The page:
, 5(11), 3765-3780.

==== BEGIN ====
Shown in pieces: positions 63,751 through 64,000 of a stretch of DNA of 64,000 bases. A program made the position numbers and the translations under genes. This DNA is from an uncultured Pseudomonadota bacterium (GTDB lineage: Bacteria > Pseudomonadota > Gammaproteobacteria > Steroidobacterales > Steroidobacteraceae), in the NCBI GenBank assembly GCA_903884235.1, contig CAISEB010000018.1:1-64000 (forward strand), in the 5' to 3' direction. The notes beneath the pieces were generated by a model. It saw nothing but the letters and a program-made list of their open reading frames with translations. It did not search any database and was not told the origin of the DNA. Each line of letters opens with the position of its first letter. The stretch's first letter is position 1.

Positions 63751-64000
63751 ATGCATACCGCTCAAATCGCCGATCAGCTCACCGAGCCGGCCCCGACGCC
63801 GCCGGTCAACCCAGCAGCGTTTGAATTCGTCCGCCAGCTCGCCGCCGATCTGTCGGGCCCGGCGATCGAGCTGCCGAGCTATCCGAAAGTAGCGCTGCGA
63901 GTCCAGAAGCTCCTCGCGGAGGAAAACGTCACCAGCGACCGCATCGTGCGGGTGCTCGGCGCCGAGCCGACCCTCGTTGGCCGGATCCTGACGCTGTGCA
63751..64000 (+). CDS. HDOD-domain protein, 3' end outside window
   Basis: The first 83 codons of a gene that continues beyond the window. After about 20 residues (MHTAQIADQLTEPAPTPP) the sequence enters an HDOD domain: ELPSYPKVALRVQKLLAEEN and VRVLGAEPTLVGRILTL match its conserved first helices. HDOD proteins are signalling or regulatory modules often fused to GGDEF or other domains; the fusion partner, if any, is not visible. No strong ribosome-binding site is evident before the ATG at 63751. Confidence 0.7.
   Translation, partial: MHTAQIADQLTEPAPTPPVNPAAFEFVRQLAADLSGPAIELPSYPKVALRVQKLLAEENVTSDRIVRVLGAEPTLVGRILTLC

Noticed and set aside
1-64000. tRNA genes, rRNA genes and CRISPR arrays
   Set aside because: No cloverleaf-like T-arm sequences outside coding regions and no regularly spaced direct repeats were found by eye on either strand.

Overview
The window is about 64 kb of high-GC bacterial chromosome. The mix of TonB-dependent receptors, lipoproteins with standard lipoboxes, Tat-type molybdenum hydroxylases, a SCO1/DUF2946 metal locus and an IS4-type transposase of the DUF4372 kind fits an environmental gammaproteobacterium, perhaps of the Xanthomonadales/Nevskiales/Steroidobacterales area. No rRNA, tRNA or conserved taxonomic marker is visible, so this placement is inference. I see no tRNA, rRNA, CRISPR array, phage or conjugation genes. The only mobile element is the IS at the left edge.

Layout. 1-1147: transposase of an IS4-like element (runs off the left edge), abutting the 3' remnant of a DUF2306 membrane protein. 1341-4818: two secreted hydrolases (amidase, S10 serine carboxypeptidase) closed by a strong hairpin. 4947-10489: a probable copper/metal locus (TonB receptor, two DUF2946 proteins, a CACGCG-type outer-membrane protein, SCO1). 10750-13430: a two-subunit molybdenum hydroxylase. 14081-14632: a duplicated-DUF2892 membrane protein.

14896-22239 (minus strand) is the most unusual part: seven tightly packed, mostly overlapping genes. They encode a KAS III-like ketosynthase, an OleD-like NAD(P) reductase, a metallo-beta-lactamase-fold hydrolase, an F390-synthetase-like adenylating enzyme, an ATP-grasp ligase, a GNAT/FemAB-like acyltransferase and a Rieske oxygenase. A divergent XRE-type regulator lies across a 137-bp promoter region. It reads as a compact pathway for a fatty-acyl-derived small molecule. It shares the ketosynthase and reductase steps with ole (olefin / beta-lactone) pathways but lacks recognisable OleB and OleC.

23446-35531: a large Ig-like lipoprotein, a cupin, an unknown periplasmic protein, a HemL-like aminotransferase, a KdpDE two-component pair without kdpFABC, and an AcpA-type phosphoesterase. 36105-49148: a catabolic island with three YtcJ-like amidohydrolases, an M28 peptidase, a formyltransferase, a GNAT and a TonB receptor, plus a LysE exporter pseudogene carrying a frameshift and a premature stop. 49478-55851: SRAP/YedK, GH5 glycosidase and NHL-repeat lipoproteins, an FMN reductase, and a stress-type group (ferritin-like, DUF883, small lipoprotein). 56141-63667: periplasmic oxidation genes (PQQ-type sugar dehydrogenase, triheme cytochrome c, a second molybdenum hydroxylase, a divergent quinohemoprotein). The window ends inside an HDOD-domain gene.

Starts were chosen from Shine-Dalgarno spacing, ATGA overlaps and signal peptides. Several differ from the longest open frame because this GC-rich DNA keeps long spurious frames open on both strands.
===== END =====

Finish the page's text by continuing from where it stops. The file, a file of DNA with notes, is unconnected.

Modern society’s ageing population and growing health problems require beyond-state-of-the-art facilities for early disease detection and personalized medicine, and it is growingly perceived that multimodal imaging is the key to more accurate diagnosis and patient-tailored therapy. Among the various established medical imaging modalities, ultrasound (US) is comparably low-cost, non-ionizing, and provides the patient short, comfortable sessions. Real-time and free-hand operation makes it easy to quickly access different parts of the body. At the downside conventional US as a single contrast modality provides limited differential diagnosis, often making subsequent use of CT/MRI mandatory. Optoacoustic imaging (OA) is an emerging technique which can complement classical US with additional functional information for multimodal imaging. The tissue is irradiated using pulsed laser light, and conversion of absorbed laser light to ultrasound theoretically allows the detection of optically absorbing structures deep inside the tissue with ultrasound resolution. This is promising for imaging vasculature and oxygenation status of tissue based on the absorption spectra of oxy- and deoxyhaemoglobin. Recent years have seen a rapid development of OA techniques, and we and various research groups have investigated combined OA and US imaging. A remaining challenge, however, to successful combination of OA with US, still is to obtain a clinically useful imaging depth. We were the first to identify strong signal clutter to be the main limiting factor to OA imaging depth, and during our running NF project we developed displacement-compensated averaging (DCA) for OA clutter reduction. DCA was based on clutter decorrelation that naturally occurs when palpating the tissue and thus facilitates clutter reduction via averaging. Our results have demonstrated that OA clutter reduction is feasible using specialized scanning techniques in conjunction with sophisticated data processing. DCA, however, shows several disadvantages at the clinical application level, including a rather low contrast gain of only a factor of 2 to 3, limited applicability to only palpable tissue, and a requirement for special skills in probe guidance. Therefore we want to develop within the proposed project a novel clutter reduction technique which in theory allows complete clutter cancellation without the need for palpation or any special skills. This technique will be based on localized vibration tagging (LOVIT) of the OA signal at its place of origin using a focused ultrasound beam, which allows the unambiguous identification of true OA signal within the clutter background. First phantom results confirmed the great potential of our invention which will be a break-through for deep clinical OA. Within the proposed project we will investigate and optimize this technique towards future in-vivo applications, and we will also use the same method for a concluding investigation of the origin of clutter in real tissue. In addition to that we will investigate the combination with radiation force elastography with which it shares the same technical background. This continues our multimodal imaging approach that we already adopted for the running project, and complements our portfolio with a new elastography technique. In addition to clutter, we identified inhomogeneous speed of sound in tissue as a further important limitation to deep imaging. Inhomogeneous sound speed leads to ultrasound aberrations and thus to degraded resolution and contrast if not properly accounted for, making aberration correction a requirement for deep OA imaging! Aberration correction is currently based on a blind auto-focusing approach, which has limited applicability in OA. Within the framework of the proposed project we want to go an entirely new way, taking advantage of a combined OA and US system. We hypothesize that in such a combined device, accurate OA aberration correction beyond the state-of-the-art is feasible when based on an independent measurement of sound speed using US. We recently invented a method which allows measuring sound speed spatially resolved with high resolution using echo US, and we will investigate this method to provide an accurate input to direct aberration correction in OA. In addition to that we will investigate sound speed as additional imaging modality in its own right, augmenting the diagnostic accuracy of a multimodal device. In summary our basic research will yield novel beyond the state-of-the-art developments towards multimodal imaging using US as a real-time, save, and versatile device for improved quantitative diagnostic accuracy at low cost. This project will strongly benefit from two PhD students which will ensure the smooth accomplishment of the parallel project parts. In addition to that, the purchase of a VerasonicsTM ultrasound research scanner will facilitate the planned fundamental research with high efficiency, because it provides outstanding research access for the direct implementation of the special scan sequences and data processing schemes that will be developed during the proposed project.